Telecom Pioneer Profile Thomas Edison

Thomas Edison

Well known for having invented the lightbulb, Thomas Edison, aka the “wizard of Menlo Park,” was also a telecommunications pioneer. Of the more than 1,000 US patents issued to Edison, 150 were related to the telegraph and another 34 for the telephone. He was also issued patents for 195 phonograph and 141 storage battery inventions. The next time you marvel at the technology neatly bundled into your smartphone, pause and remember the contributions of men like Thomas Edison.

Edison’s Early Years and Failures

At the tender age of 12, Edison left home to work on the railroad. At one point, he saved the life of a toddler, preventing him from being struck by a runaway train. The boy’s grateful father happened to be a station agent who then trained the teenaged Edison to become a telegraph operator. His tenure at Western Union didn’t last long due to his preoccupation with experimenting. One experiment involving a lead acid battery spill cost him his job.

His first patented invention, a high speed vote recorder, was a flop. Though much more efficient than traditional roll call voting, a congressional committee rejected it for being too efficient. During the tedious and time-consuming process of recording votes by roll call, legislators had the opportunity to plead their cases with other members, trying to convince them to change their votes.

Learning from Mistakes

After his first voting machine failed because he didn’t understand the actual needs of legislators (the need to lobby their colleagues during voting), Edison realized he needed to understand customers. He once said, “Anything that won’t sell, I don’t want to invent. Its sale is proof of utility, and utility is success.”

This approach worked. One of his early “needs first” inventions was the Edison Electric Pen and Press, which came about after watching insurance clerks tediously duplicating insurance policy documents by hand. His invention could make up to 5,000 copies of one document. This was followed by Edison’s mimeograph machine, a device that automated document duplication.

Improving Telegraphy

Edison improved upon the telegraph via numerous inventions, one of which   allowed for multiple telegraphy. His quadraplex system transmitted four messages simultaneously over a single wire (two messages each way).

His printing telegraph, US Patent # 91527, was a simple, inexpensive device  which eliminated the need for an attendant on the receiving end.

Another telegraphic improvement invented by Thomas Edison was a special chemical paper which would be less susceptible to drying, cracking, deterioration, and other damage once it dried.

The Wizarding World of an Invention Factory

In 1876, Edison opened the first industrial research lab, or “invention factory” as he shrewdly called it, where he and his staff worked on numerous inventions. One of his projects was a machine designed to transcribe telegraphic messages by indenting a paper tape which could then be transmitted repeatedly over a telegraph. Ever the experimenter, Edison thought perhaps a telephone message could be recorded in a similar fashion with sound vibrations making indentations in the rapidly moving paper. He was right, and the phonograph was born.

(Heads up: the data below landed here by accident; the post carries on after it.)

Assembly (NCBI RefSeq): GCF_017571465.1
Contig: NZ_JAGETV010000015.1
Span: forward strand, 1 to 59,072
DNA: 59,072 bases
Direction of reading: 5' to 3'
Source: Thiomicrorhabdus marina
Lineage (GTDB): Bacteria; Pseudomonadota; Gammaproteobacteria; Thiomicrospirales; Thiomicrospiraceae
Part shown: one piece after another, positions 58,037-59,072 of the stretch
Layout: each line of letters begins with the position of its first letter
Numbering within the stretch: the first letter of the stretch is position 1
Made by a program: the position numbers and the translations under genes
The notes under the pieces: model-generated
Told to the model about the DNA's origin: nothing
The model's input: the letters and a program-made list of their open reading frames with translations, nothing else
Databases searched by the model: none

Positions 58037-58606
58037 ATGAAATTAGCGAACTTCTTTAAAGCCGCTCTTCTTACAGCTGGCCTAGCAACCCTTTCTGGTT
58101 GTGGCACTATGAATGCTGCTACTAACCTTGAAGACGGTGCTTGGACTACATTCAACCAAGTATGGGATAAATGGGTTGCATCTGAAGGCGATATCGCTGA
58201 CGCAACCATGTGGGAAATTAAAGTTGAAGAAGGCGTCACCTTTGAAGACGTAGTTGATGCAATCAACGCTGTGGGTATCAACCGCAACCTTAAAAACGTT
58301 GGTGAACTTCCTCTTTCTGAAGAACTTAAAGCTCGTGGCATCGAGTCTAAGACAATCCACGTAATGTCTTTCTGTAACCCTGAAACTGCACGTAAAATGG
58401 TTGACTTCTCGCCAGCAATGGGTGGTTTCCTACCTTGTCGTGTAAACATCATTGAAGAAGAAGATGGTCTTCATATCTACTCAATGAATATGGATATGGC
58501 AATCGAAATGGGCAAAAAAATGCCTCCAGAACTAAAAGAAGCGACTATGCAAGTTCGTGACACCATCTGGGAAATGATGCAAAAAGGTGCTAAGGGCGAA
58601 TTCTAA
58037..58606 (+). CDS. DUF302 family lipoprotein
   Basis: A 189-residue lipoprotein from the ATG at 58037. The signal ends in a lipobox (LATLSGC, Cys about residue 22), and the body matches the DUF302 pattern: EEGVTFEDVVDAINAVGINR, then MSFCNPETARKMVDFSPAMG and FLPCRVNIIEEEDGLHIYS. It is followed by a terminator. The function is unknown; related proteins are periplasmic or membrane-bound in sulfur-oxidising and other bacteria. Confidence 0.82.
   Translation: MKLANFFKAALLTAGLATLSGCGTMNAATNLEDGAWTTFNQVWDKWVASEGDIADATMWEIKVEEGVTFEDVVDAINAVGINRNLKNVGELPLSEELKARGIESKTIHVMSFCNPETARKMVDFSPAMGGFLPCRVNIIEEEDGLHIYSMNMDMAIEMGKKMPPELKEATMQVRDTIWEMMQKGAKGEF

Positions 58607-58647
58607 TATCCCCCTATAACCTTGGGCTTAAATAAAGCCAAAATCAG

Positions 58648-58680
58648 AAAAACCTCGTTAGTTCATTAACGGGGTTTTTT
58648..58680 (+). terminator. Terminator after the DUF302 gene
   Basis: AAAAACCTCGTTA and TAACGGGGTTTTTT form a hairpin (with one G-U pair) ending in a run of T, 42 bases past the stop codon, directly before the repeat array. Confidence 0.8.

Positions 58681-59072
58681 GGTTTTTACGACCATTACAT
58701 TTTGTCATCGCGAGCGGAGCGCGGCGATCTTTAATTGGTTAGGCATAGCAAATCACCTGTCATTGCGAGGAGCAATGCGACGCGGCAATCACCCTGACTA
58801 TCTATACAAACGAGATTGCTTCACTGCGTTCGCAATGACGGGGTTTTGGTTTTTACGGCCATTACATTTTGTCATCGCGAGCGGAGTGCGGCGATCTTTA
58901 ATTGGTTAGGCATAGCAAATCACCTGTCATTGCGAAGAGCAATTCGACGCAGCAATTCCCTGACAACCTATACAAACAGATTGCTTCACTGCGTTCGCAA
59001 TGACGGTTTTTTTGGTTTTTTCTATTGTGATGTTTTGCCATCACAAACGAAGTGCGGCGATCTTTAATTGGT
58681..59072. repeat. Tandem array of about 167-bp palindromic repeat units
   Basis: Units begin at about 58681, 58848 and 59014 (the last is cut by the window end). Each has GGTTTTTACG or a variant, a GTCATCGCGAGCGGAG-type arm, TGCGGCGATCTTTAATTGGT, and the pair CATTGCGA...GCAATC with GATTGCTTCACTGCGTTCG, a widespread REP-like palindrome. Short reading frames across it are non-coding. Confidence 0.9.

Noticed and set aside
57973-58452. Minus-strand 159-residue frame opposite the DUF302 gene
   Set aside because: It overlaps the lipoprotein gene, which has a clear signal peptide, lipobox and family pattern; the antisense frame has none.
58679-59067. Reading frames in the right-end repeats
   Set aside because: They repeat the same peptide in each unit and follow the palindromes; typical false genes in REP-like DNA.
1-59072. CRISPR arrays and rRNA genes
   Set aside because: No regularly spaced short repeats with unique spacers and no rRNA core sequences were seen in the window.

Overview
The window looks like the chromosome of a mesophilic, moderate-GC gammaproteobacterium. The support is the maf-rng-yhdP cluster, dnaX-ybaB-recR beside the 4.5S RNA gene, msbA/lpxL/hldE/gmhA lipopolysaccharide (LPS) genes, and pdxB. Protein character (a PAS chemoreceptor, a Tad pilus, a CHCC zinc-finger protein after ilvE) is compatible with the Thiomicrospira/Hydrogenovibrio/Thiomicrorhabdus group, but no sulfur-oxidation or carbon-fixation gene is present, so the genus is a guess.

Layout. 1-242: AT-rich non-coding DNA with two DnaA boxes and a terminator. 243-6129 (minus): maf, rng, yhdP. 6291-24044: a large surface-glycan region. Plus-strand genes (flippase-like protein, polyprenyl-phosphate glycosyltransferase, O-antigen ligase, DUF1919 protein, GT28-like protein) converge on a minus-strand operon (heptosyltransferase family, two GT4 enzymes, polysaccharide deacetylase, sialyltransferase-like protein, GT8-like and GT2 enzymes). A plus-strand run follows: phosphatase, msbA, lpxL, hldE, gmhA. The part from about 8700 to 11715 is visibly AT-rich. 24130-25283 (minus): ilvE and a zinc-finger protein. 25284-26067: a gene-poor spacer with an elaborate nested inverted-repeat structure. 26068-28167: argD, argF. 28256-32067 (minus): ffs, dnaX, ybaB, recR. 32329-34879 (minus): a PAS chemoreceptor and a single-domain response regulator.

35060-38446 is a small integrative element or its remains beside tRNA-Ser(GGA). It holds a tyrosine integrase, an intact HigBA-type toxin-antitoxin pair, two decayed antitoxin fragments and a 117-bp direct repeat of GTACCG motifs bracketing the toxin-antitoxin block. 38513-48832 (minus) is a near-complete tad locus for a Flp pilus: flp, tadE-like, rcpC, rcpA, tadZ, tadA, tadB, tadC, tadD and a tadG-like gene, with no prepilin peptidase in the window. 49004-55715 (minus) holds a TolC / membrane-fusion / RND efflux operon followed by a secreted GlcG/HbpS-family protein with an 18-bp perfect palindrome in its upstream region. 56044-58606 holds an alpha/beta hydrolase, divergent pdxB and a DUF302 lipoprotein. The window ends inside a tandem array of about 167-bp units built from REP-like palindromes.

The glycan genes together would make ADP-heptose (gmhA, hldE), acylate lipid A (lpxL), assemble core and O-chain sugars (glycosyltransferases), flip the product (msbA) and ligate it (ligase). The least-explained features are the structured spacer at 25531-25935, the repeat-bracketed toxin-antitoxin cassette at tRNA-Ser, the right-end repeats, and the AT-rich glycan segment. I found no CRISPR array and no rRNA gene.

Edison’s phonograph caught the world by surprise, earning him the nickname, “the wizard of Menlo park.” A savvy marketer who was cognizant of his own personal brand, Edison would likely fit in just fine on Facebook, Instagram, and Twitter.

Edison foresaw several applications for his device including:

● Stenographer-free dictation

● Audio books for the blind

● Music reproduction

● Family “legacy” voice recordings

● Music boxes

● Talking clocks that announced the time or offered reminders

● Education – note taking and lessons

● Telephone recording

More than a century later, these applications are commonly just a tap or voice command away on a smartphone.
World War I Experiments with the Navy

In Edison’s later years, he was called into service as the chairman of the Naval Consulting Board during World War I. He was recruited after the Secretary of the Navy, Josephus Daniels, read Thomas Edison’s comments in a New York Times article. Edison had said, “The Government should maintain a great research laboratory…. In this could be developed…all the technique of military and naval progression without any vast expense.”

Edison conducted a variety of experiments for the Navy, working on dozens of projects such as using sound to locate gun positions, detecting submarines, and anti-roll platforms for ships.

Despite his innovative work, none of his ideas were implemented. However, his work did lead to the creation of the Naval Research Laboratory, which ushered in a permanent commitment to government research and development. In turn, this has led to many of the inventions widely used today including the Internet and GPS.

With more than 1,000 patents issued in the United States, and many more issued worldwide, Thomas Edison was an inventor for the ages. His work helped to shape the telecommunications industry (and several other industries for that matter) and many of his visions are commonplace technologies used every day.

Edison First Patent Vote Recorder

Edison Vote Recorder

 

 

 

 

 

 

 

Printing Telegraph Patent Drawing

Edison Telegraph

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